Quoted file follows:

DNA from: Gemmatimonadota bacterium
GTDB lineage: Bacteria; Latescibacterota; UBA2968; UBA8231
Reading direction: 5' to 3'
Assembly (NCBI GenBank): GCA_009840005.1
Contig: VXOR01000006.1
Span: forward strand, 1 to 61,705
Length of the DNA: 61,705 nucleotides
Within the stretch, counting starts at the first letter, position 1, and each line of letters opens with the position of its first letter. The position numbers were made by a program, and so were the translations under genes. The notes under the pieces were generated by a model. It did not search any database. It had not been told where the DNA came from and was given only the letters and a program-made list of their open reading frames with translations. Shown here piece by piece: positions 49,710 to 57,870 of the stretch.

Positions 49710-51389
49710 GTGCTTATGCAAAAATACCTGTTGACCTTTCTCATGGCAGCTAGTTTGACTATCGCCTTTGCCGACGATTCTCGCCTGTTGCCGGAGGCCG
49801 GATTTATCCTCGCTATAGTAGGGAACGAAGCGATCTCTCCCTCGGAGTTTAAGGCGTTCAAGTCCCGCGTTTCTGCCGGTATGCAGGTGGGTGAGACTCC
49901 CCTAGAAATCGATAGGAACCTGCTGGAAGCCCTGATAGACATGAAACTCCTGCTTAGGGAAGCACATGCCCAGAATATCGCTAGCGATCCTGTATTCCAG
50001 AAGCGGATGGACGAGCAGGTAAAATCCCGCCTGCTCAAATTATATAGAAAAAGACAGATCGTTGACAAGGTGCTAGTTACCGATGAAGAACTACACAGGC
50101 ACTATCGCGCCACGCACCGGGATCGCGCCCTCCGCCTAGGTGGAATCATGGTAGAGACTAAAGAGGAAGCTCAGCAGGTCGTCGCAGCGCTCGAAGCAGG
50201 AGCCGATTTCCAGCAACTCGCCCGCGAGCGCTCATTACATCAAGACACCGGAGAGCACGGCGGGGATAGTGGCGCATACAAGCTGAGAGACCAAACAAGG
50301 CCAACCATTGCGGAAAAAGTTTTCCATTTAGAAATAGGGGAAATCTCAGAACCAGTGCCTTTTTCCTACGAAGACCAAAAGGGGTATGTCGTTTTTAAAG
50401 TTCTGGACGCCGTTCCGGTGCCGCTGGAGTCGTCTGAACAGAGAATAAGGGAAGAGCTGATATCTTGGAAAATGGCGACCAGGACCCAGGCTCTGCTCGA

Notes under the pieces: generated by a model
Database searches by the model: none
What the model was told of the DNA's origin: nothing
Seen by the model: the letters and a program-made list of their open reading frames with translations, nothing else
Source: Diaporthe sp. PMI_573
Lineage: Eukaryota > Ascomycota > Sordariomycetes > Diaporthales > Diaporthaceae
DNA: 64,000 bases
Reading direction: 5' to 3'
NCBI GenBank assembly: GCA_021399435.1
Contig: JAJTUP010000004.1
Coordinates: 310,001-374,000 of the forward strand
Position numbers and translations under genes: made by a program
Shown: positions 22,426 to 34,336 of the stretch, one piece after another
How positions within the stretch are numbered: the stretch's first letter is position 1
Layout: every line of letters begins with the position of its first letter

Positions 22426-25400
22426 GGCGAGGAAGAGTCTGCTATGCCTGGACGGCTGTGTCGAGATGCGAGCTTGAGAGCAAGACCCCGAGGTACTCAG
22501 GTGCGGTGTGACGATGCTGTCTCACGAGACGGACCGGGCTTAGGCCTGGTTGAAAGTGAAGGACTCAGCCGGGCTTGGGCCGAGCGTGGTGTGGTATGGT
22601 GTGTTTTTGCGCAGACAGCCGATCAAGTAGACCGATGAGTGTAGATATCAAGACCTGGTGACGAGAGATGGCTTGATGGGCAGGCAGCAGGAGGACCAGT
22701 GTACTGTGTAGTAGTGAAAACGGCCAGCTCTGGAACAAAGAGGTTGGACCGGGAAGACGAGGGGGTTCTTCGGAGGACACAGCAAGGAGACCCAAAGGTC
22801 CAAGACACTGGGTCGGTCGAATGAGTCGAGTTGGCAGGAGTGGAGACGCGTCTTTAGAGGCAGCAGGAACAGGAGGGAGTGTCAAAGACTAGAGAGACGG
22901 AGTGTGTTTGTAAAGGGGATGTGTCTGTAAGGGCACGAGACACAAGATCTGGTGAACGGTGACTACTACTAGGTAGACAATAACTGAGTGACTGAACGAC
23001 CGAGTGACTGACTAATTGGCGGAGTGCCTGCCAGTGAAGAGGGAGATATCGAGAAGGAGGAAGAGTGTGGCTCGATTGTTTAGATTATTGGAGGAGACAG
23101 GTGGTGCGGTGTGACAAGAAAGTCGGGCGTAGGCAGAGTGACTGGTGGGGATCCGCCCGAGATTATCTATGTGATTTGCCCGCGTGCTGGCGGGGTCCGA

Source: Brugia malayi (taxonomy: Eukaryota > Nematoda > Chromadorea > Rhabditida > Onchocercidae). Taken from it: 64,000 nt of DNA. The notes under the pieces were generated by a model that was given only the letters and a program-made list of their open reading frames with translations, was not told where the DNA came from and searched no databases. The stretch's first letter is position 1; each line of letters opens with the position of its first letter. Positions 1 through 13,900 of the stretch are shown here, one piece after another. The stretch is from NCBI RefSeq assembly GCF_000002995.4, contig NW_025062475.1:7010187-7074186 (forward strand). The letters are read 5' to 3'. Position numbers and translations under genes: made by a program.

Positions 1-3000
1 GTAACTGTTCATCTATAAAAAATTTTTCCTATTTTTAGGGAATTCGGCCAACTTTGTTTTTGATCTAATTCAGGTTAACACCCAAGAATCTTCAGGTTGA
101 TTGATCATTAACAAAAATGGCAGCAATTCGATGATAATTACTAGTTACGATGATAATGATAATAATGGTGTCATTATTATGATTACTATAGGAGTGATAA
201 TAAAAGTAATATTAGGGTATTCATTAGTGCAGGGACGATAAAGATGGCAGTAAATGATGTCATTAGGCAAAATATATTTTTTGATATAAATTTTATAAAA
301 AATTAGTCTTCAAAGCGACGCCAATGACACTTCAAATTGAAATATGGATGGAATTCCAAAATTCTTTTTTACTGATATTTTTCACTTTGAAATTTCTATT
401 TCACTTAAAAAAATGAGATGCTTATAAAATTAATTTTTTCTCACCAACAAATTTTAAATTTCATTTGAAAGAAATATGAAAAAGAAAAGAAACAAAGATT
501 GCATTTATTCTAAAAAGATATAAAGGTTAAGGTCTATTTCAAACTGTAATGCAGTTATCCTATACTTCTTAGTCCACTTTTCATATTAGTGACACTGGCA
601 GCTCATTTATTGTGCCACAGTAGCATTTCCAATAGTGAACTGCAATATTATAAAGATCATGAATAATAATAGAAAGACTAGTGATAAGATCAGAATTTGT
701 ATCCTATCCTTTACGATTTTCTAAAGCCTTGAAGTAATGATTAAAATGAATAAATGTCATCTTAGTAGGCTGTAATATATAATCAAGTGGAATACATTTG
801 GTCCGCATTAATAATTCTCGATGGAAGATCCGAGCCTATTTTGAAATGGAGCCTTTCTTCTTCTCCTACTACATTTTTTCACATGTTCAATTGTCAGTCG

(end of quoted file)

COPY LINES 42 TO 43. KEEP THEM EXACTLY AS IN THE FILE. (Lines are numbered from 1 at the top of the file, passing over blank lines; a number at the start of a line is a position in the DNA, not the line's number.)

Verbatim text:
Source: Brugia malayi (taxonomy: Eukaryota > Nematoda > Chromadorea > Rhabditida > Onchocercidae). Taken from it: 64,000 nt of DNA. The notes under the pieces were generated by a model that was given only the letters and a program-made list of their open reading frames with translations, was not told where the DNA came from and searched no databases. The stretch's first letter is position 1; each line of letters opens with the position of its first letter. Positions 1 through 13,900 of the stretch are shown here, one piece after another. The stretch is from NCBI RefSeq assembly GCF_000002995.4, contig NW_025062475.1:7010187-7074186 (forward strand). The letters are read 5' to 3'. Position numbers and translations under genes: made by a program.

Positions 1-3000